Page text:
STATEMENT OF LIMITING CONDITIONS

I assume no responsibility for matters legal in character-, nor do I render any opinion as to the title, which is assumed to be good. All existing liens and encumbrances have been disregarded and the property is appraised as though free and clear under responsible ownership and competent management.

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Further, I have made no survey of the property and assume no responsibility for its accuracy. I am not required to give testimony or attendance in court by reason of this appraisal, with reference to the property in question, unless arrangements have been previously made therefore.

I have no present or contemplated interest in the property appraised. The distribution of the total valuation in this report between land and improvements applies only under the existing program of utilization. The separate valuations for land and building must not be used in conjunction with any other appraisal and are invalid if so used.

This appraisal has been made in accordance with the Code of Ethics of the Society of Real Estate Appraisers. In this statement the appraiser states that he or she assumes no responsibilities for questions of title, that the appraisal fee is not contingent on the value reported, and that the appraiser has no present or contemplated interest in the property appraised. The statement of limiting conditions is followed by qualifications of the appraiser including past experience and education.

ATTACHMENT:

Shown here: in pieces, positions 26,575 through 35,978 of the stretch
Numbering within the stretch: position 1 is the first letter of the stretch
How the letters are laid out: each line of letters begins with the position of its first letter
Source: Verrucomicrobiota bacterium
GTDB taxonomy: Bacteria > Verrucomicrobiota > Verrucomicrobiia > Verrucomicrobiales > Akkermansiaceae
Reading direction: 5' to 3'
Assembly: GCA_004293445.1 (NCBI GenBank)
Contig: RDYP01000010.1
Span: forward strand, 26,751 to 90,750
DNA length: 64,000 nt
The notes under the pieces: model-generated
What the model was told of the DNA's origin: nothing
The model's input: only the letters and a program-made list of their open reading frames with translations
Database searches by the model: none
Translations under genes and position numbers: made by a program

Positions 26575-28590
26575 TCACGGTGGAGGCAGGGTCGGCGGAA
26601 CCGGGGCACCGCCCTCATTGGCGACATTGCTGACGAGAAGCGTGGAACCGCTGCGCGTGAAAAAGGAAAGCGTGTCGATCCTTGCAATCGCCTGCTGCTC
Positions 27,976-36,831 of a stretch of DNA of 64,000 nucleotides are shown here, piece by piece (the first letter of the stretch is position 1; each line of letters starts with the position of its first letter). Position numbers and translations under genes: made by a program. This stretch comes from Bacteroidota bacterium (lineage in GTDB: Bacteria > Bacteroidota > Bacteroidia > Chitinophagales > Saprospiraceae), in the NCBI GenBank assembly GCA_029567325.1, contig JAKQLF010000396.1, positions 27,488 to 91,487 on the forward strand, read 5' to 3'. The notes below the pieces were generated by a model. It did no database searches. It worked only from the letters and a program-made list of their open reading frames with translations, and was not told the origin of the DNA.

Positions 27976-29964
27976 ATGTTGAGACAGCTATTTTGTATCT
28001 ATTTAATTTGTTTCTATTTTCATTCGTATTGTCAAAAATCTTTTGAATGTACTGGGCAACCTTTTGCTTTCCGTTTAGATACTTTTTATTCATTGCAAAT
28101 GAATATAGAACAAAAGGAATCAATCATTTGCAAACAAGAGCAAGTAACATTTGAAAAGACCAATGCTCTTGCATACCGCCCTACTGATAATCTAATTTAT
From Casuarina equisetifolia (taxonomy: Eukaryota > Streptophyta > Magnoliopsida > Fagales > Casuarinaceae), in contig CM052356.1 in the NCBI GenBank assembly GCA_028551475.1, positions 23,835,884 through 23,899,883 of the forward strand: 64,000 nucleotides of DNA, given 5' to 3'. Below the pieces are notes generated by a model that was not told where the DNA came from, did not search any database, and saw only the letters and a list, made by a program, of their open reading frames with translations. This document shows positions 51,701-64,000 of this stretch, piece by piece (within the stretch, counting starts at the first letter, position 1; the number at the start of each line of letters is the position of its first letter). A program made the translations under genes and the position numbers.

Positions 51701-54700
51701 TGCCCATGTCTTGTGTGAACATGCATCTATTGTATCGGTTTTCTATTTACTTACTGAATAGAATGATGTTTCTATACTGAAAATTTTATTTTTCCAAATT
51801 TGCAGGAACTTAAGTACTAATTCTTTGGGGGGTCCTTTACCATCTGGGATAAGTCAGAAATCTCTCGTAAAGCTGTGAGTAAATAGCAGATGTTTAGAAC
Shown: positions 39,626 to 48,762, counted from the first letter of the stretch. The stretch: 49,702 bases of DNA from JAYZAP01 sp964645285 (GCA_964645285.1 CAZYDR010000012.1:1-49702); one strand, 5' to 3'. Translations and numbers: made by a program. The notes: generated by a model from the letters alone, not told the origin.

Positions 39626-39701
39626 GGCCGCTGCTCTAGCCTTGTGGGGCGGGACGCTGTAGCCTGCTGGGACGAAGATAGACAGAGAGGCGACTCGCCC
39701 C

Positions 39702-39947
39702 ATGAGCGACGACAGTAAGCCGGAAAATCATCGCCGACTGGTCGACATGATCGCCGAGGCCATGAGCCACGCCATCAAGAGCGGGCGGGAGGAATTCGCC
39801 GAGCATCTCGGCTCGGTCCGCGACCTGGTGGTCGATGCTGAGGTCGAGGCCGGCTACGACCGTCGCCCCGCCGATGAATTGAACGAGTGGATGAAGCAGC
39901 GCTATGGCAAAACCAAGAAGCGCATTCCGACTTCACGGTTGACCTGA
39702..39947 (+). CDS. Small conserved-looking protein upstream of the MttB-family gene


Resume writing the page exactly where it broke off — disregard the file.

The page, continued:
The qualifications of the appraiser listed in summary form and maps of the city, neighbor-hood, and market data complete the documentation. The market data map locates each comparable sale in relation to the subject property for review purposes. Thus, the appraiser not only submits an opinion of value but also documents reasons for this opinion in a manner that permits a review of the opinion.

THE MARKET COMPARISON APPROACH

The real estate industry relies heavily on the market approach. Here the main problem is to secure representative sales that indicate the prevailing market price. In searching for sales of property similar to the property appraised, the appraiser acts in much the same way as a census taker. He or she samples the opinions of many buyers and sellers who have negotiated prices in the free market.

This approach suggests that prices vary for closely comparable properties. Price variation may be explained by differences in the time of sale, location, and physical characteristics, such as the age of the building, its present condition, and its floor area. After studying a sufficient number of sales to support the market value estimate, the appraiser makes the inductive leap, reasoning from repeated observations of the market to the market value estimate an estimate that is strongly supported by empirical sales evidence. It should be noted that sales prices are not averaged. Appraisers draw their value conclusion from the most representative sales in the light of the best market evidence.

Tune in my blog next week because I will be discussing the limitations of the market comparison approach as a means of appraising property—as there are some quite poignant limitations this approach has especially when compared to other methods. This is especially apparent here in the Philippines where market comparisons of lots seems so close to each other, have very odd market prices. More to come next week.

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